4 takeaways from Trump and Biden town hall discussions

protest trump, white supremacy
Protesters hold signs and chant slogans during a march against white nationalism outside Trump Tower in New York City, U.S., August 13, 2017. |

Trump denounces white supremacy (again)

During the first presidential debate in September, Trump was accused of failing his opportunity to clearly convey his condemnation of white supremacists. 

Although he stated during the first debate that he was “willing” to condemn white supremacists, he told the Proud Boys, a far-right group that opposes Antifa accused of supporting white supremacy but publicly denies it, to “stand back and stand by.” That was probably the most discussed line of that debate. 

Although Trump has since clarified his condemnation of white supremacist groups like the Proud Boys and Klu Klux Klan, Trump was pressed by moderator Savannah Guthrie to denounce white supremacy.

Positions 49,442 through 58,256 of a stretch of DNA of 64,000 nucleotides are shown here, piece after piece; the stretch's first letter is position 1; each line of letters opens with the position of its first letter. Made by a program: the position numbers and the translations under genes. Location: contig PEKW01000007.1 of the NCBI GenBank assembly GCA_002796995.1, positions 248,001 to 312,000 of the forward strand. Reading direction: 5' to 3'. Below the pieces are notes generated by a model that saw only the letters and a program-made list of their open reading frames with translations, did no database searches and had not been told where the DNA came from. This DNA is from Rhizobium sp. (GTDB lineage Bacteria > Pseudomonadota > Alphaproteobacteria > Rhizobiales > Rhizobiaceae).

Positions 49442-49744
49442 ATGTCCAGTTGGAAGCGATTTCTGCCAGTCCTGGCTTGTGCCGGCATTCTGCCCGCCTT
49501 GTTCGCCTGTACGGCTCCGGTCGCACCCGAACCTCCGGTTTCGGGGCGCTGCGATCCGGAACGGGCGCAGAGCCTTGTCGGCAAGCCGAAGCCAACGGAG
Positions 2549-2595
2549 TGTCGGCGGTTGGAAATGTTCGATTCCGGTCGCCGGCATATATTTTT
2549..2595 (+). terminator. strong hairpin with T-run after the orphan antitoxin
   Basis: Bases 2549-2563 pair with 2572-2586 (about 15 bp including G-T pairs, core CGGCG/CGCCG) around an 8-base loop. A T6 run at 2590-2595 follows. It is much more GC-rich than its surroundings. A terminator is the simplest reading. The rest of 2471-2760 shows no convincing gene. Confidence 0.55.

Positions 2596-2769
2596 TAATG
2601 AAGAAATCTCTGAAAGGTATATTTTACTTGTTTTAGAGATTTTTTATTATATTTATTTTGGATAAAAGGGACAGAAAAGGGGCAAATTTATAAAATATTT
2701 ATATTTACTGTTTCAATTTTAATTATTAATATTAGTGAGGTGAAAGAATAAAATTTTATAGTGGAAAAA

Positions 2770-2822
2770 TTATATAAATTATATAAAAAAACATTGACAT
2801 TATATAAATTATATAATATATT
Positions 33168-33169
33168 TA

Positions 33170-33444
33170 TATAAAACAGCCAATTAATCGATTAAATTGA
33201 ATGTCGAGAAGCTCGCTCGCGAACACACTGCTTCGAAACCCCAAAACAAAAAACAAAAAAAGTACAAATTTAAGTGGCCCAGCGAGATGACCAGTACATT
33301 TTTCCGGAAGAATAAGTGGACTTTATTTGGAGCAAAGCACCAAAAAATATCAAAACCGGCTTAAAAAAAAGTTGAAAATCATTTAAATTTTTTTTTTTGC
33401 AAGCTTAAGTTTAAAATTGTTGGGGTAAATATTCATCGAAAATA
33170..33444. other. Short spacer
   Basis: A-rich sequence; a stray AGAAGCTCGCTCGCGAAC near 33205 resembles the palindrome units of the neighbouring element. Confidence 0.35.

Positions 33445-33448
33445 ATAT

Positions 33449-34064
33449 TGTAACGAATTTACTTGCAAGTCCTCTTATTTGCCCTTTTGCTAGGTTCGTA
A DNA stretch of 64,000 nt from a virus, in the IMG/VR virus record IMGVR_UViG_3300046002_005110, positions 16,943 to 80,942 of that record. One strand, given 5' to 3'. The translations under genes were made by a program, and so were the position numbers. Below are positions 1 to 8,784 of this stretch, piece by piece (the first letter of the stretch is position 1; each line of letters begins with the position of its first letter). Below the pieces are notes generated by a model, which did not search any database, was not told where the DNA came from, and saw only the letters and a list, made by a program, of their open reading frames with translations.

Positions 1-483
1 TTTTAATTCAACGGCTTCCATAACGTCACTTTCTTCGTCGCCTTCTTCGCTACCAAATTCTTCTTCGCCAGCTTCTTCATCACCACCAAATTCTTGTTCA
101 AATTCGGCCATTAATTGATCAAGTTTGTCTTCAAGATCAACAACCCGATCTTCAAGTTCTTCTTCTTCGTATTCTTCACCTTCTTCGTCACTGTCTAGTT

“I denounce white supremacy, OK,” the president said Thursday. “I’ve denounced white supremacy for years. But you always do it. You always start off with a question. You didn’t ask Joe Biden whether or not he denounces Antifa. I watched him on the same basic show with Lester Holt. He was asking questions like Biden was a child.”

Guthrie pushed back, saying, “It feels sometimes like you are hesitant to do so. You wait a beat.”

“Here we go again. Every time. In fact, my people came [and said,] ‘I’m sure they’ll ask you the white supremacy question,” he responded. “I denounce white supremacy. And frankly, you want to know something, I denounce Antifa and I denounce these people on the left that are burning down our cities that are run by Democrats who don’t know what they are doing.”

Radio show host Annie Frey posted a Twitter thread that lists the over one dozen times since 2016 that Trump has publicly condemned white supremacy. Those include a 2016 Republican primary debate in which Trump said: "I totally disavow the Klu Klux Klan, I totally disavow David Duke."

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